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All Quiet on the Western Front

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College Writing

January 13, 3006


My grandpa, who served in World War II and has been a military man his entire life, said "War is something that can destroy your life and tear apart your family." In Erich Maria Remarque's novel All Quiet on the Western Front, Paul Baumer experiences the dreaded feeling of his family changing. This novel excellently shows how war can tear a person's life apart, changing his whole world around. During the entire novel Braumer rapidly experiences changes from his home family to his solider family. Baumer's experiences in war cause him to develop and change throughout the novel, his stance on many issues change as a result. He has gone from his sheltered childhood and placed in a devastating war which causes him to see through the illusion of a society created by his superiors. He rapidly experiences changes from his home family to his solider family and ultimately the definition of family changes to him.

A major transition occurs in the novel that sparks Paul's future is when Paul Baumer talks with Kantorek about how he and his fellow classmates were told about the pride and glory of fighting for your own country and protecting it. Baumer and his fellow classmates never looked back and took time to think of the decision of going into war. My grandpa also said "War has a hidden face that most people do not see until it is too late." "It's like being blindsided by a car; you don't realize it until you look back on it." My grandpa has seen the power of war and how it tears families apart. Baumer and his new family, Miller and Kropp realize that everything previously thought to them in school apply no use in war. The only thing they need to know is how to fight in trenches. Paul Baumers life has changed, no longer is he with his parents and his sister but with troops, a new family has gathered around Baumer.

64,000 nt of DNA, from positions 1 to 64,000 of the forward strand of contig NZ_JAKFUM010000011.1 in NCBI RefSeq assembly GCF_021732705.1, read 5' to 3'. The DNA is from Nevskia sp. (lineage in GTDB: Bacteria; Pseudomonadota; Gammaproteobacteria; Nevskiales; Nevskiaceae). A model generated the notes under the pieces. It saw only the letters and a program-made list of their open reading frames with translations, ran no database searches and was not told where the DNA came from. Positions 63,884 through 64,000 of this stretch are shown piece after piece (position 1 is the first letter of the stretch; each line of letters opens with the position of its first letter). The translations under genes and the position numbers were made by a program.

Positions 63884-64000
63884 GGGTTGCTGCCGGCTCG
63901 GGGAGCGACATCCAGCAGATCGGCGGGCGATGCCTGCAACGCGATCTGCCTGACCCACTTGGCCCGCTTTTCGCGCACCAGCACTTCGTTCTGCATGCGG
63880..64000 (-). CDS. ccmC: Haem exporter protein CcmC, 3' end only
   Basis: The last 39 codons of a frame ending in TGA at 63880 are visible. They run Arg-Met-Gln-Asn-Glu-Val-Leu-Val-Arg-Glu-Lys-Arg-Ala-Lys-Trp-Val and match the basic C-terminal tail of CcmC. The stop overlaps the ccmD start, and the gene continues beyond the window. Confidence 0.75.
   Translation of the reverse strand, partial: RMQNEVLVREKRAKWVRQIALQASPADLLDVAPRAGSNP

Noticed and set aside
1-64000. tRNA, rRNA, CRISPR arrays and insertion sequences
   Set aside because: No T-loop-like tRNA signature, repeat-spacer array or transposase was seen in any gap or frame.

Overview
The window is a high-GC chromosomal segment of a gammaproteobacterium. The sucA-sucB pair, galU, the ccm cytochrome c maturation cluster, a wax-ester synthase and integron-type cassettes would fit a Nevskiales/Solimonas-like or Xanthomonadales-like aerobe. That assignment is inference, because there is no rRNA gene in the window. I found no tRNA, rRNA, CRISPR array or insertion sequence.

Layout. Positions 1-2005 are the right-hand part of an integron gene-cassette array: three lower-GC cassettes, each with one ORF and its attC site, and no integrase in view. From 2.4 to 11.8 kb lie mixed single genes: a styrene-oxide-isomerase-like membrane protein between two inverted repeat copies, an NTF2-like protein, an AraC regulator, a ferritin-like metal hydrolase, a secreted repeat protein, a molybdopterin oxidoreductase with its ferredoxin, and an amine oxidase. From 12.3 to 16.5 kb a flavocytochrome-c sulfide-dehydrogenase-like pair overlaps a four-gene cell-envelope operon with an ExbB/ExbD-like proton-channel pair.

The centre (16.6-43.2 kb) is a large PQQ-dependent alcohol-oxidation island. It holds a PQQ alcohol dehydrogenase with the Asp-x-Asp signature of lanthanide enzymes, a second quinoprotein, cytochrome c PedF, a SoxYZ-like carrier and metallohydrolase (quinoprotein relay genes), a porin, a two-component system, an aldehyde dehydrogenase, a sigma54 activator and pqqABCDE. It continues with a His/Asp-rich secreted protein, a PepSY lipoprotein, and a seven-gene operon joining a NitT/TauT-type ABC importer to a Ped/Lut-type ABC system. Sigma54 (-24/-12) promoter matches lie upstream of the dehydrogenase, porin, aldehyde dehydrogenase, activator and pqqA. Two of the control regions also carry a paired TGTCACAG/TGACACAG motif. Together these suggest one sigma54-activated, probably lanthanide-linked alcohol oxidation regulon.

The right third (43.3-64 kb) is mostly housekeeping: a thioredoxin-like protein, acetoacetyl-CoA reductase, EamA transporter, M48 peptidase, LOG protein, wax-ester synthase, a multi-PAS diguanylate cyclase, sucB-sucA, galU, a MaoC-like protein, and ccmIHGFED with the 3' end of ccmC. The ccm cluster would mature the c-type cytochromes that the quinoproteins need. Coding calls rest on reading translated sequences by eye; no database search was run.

After being unsuccessful in feeling a part of his old society by speaking with his mother and his father and his father's friends, Baumer attempts to re-affiliate with his past by once again by entering his old room. Here, among his mementos, the pictures and postcards on the wall, the familiar and comfortable brown leather sofa, Baumer waits for something that will allow him to feel a part of his pre-enlistment world. It is his old schoolbooks that symbolize that older, more contemplative, less military world and which Baumer hopes will bring him back to his younger innocent ways. While he sits and waits, trying to reminice before the time he was a solider he says "I want that quiet rapture again. I want to feel the same powerful, nameless urge that I used to feel when I turned to my books. The breath of desire that then arose from the colored backs of the books, shall fill me again, melt the heavy, dead lump of lead that lies somewhere in me and waken again the impatience of the future, the quick joy in the world of thought, it shall bring back again the lost eagerness of my youth. I sit and wait" (Remarque, All Quiet VII. 171). But Baumer continues to wait and the sign does not come; the quiet rapture does not occur. The room itself, and the pre-war world it represents, become an uncomfortable feeling to him. "A sudden feeling of foreignness suddenly rises in me. "I cannot find my way back" (Remarque, All Quiet VII. 171). Baumer understands that he has changed and can no longer re-affiliate himself with his old pre-war self. "I find I do not belong here anymore, it is a foreign world"(168). Paul's further involvement in war separates him from the life which he cherished so greatly. "Still I do not give up hope. I don not indeed go to my room any more, but comfort myself wit the



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